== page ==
“Yeah, but the river will be lower and I don’t like getting caught up on those rocks.” Daniel could recall his fair share of getting stuck on the nasty rocks which were hidden under the flowing water. As far back as Daniel could remember, he and all of his siblings would take their giant inner tubes and make their way down the river, basking in the warmth of the summer sun while enjoying a leisurely float. At the start of the season, right after spring, the snow runoff from the surrounding mountains would cause small rapids, which only added to the thrill. Hanging out with friends and family down on the river was a popular thing to do during the summer. As you floated from the best starting point, you would pass little kids splashing and building sandcastles. There was a key point where you had to exit the river, right before a nasty gorge, which was formed from years of the mighty water carving deep grooves into the sides of the mountain. Was floating dangerous? Hell yes. Was floating awesome, especially if you strung an ice chest to your inner tube? Hell yes. As far as Daniel was concerned, it was his favorite part of summer and he felt like he had missed out this year. First there was his brother Liam’s wedding, then Patrick had fallen in love and was now making Daniel pick up more hours at work. As for Maggie, well, she was already married and had Melanie, but things had gotten a little rocky in her marriage at the start of spring. But Daniel knew things would work out. They always sort of did with the O’Brien family. That’s why he couldn’t make any sense of why he was still single.
“You know, Daniel, you’re right. We can float the river tomorrow.”
Daniel blinked rapidly. His usually argumentative, moody brother was being far too agreeable. Daniel was still surprised at how well Patrick reacted to him falling into the driveway they had been putting in earlier that day. “You sure?”
“I mean, I’ll run it by Amber, but I’m sure she’d love for us to go and it’d be fun for Dylan.” Patrick shrugged lightly when their mother, Mary, rounded the archway of the living room.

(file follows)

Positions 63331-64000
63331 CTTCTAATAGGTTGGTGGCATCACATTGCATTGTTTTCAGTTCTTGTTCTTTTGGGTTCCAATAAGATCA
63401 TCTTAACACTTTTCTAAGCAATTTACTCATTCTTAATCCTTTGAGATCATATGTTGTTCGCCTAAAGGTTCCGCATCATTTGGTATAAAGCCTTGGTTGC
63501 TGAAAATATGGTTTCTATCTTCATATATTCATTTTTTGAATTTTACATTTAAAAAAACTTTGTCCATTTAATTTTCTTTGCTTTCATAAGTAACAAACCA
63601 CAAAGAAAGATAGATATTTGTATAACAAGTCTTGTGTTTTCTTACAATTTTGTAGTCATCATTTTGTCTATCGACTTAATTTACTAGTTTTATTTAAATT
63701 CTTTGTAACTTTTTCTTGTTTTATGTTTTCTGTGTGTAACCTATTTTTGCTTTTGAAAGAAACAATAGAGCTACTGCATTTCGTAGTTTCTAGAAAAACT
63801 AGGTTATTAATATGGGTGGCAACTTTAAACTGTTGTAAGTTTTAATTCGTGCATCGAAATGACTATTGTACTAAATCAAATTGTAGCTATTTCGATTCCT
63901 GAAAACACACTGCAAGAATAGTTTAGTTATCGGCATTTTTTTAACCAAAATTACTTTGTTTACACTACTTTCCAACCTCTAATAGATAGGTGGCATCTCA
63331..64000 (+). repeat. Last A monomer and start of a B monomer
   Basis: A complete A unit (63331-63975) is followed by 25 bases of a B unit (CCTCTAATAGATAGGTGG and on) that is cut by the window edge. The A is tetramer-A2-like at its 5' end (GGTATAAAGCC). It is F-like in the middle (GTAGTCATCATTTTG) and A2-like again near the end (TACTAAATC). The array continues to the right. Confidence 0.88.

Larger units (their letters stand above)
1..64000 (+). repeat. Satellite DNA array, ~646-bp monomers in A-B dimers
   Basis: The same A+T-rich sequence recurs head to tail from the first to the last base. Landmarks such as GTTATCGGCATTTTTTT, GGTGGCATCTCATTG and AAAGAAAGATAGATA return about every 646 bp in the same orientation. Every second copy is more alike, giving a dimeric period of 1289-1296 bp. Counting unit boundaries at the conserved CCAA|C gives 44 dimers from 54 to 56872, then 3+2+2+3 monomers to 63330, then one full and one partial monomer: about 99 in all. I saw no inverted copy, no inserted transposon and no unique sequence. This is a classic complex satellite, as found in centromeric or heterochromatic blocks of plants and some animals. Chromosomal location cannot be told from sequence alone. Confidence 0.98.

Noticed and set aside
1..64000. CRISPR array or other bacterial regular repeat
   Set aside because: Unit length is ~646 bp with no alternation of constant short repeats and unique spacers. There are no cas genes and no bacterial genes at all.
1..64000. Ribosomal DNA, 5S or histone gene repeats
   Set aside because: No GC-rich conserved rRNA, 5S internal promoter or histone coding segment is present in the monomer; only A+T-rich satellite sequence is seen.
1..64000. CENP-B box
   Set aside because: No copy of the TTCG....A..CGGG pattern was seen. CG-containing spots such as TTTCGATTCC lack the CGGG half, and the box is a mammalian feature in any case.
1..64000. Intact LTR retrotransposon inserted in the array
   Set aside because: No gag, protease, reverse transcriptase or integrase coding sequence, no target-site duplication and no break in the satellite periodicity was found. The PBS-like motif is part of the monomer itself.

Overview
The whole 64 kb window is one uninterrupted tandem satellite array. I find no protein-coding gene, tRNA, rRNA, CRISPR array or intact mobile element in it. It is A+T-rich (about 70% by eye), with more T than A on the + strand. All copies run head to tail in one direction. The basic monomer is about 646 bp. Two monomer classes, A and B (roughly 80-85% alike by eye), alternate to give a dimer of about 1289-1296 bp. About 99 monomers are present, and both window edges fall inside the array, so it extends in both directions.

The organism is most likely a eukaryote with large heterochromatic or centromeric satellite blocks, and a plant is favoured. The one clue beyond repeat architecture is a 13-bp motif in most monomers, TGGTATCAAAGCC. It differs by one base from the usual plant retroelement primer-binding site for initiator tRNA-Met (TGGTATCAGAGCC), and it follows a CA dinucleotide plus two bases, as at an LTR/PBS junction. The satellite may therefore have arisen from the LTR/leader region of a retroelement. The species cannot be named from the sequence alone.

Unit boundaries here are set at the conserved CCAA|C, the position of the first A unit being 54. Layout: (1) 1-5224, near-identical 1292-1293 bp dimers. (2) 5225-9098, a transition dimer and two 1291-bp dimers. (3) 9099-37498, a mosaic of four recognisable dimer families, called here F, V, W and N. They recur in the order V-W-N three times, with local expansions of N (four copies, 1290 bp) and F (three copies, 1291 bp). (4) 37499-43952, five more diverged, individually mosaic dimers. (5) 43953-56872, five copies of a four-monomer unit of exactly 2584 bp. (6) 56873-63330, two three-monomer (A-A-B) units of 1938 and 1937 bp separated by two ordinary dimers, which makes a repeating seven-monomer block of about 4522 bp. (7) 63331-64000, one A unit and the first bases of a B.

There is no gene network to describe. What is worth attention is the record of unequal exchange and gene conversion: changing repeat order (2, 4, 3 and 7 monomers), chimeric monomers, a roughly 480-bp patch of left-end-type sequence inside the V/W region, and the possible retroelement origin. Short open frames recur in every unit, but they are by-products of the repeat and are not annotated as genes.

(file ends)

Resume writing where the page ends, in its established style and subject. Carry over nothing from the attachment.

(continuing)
“What are you boys up to?” Her hands were on her plump hips, a cheerful apron draped across her front. She eyed them suspiciously.
“Nothing. Daniel suggested we float the river tomorrow. Would you mind watching the boys, Mom?” Patrick asked.
“Float the river? Oh dear, that’s so dangerous.” Her eyes turned stormy with worry. “Dinner is ready if you guys are.”
Daniel looked up at her. His stomach gurgled. The thought of dinner was enticing. His mother’s cooking was amazing; it was one of the reasons he was so reluctant to leave home. “What’s for dinner, Mom?”
Mary smiled at him. “Well, those little boys insisted on my mac n’ cheese and I just couldn’t say no.”
Patrick and Daniel both laughed as they slowly rose from their couches. Mary turned her attention to Patrick. “Is Amber coming by for dinner?”
“I’m not sure. I know she was working at the diner today. I’ll call her and double-check,” Patrick answered. He fished his cell phone out of his back jean pocket.
“Tell her she can bring her lovely boy as well. I made plenty of food,” Mary added as she started to retreat back to her favorite part of their home, the kitchen.
Daniel watched as Patrick started to call Amber. It felt so strange that his brother was dating again after four years of being widowed. Daniel was happy that he had found someone, but he couldn’t help but feel almost lonely. A vibration tingled through him as his own cell phone buzzed unexpectedly. He pulled it out and answered.